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The Cowboy and the Flapper

In 1923 American magazines ran an advertisement for the Jordan “Playboy” that featured a woman driving an open two-seat automobile style known as a roadster. A few years later the indomitable Nancy Drew and her chums would scoot about their detective business in a roadster that followed in the tire tracks of the spirited young woman driving the Playboy as she sped across the prairie “somewhere west of Laramie.” A cowboy on horseback raced alongside but slightly behind the car. The modern woman was driving into the twentieth century, leaving the horse-riding man of the nineteenth century in her dust. The image was a powerful one, and the copy, composed by the company’s president, Ned Jordan, is considered the best early example of advertising based on promoting a lifestyle rather than the product itself. In this case, the female driver was described in freewheeling prose as a spontaneous sportswoman who was perfectly at home driving a car model named the Playboy. A blend of fin-desiècle Gibson Girl and 1920s flapper, she was a symbol of the contemporary woman who was willing not only to take on male roles but to take on men themselves. (See frontispiece.)

When the ad appeared, the horse was already history. Yet riding unseen in the passenger seat (or maybe hidden back in the rumble seat) was the spirit of the cowboy, and it would emerge when the prospective buyer entered a new-car showroom. Behind the wheel she may have been the very embodiment of the new woman, but when she (or more likely her father or male friend) went to purchase an automobile, she would step back into a retail arena that would in all respects be more familiar to her cowboy road mate than to her college roommate. Rather than buying her car in a retail store for an advertised price the way she bought her cloche hat, she or her surrogate would have to haggle over the trade-in allowance on her superannuated Playboy and quite possibly bargain over the price of the fresh new mechanical boyfriend she was buying to replace it.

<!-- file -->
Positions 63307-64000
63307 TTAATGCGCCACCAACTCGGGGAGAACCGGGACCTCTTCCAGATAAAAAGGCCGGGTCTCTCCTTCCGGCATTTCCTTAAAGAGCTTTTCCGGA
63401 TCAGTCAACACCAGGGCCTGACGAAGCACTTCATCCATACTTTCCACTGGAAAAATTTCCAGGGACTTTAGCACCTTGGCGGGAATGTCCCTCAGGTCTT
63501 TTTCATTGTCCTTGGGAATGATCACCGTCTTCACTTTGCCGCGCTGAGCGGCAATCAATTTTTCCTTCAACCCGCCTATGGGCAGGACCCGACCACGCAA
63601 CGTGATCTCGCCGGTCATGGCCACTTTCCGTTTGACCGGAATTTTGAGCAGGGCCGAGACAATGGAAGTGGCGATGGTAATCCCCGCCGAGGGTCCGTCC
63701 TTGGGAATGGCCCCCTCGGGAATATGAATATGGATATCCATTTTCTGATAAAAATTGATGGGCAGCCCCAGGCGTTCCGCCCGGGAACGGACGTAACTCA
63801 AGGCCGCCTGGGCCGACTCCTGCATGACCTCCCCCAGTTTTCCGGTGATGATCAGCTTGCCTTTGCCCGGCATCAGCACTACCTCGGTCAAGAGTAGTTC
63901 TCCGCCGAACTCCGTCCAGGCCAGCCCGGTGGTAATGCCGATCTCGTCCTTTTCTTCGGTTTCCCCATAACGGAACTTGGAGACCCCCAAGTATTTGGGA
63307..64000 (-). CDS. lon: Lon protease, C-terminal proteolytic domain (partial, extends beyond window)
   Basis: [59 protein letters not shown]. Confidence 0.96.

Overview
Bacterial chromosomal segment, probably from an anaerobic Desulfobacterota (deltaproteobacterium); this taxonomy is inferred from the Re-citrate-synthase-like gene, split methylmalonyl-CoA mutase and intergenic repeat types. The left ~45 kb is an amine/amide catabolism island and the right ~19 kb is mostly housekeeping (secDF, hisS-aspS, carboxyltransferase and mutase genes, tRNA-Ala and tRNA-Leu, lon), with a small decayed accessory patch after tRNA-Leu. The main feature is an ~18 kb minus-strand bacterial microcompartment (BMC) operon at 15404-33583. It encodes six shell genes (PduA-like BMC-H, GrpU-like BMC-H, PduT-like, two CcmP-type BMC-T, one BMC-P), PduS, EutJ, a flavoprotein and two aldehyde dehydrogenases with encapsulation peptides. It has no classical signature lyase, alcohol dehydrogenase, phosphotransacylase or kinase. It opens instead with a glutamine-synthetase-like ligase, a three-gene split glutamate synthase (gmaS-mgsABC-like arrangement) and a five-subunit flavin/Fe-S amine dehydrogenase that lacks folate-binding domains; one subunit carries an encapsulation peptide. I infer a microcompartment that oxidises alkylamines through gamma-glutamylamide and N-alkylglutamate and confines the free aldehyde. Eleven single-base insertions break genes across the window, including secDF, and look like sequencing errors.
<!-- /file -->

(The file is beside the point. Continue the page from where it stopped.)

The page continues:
The persistence of wrangling over car prices is an example of a gender-oriented practice that had become so deeply embedded in economic relationships that it was able to defy the historical forces that changed everything around it. While the meaning and methods of most retail sales shifted in the second half of the nineteenth century to a female-centered, nondiscriminatory, rationally modern form, auto retailing would take a different road. Car dealing continued the lead of the preindustrial marketplace haggling that characterized almost all retailing but that had been refined into a dark art by the men who engaged in horse trading.

Both buyers and sellers grumbled about the lack of a one-price system in automotive retailing where neither the buyer nor the seller could know what a car would cost until they had negotiated an agreement. The bargaining often involved not only the price of the new car and the value of the buyer’s old car (the trade-in), but also the cost of financing the new car and other options, fees, and services. While negotiating is not in and of itself an irrational way to establish a price, within the context of contemporary consumer society it is an anomaly that has irritated consumers who are unfamiliar and uncomfortable with bargaining and has made car dealers and their sales staffs both angry and self-conscious at being the butt of constant jokes. Nevertheless, the system—technically rational but culturally exotic—has survived with no end in sight.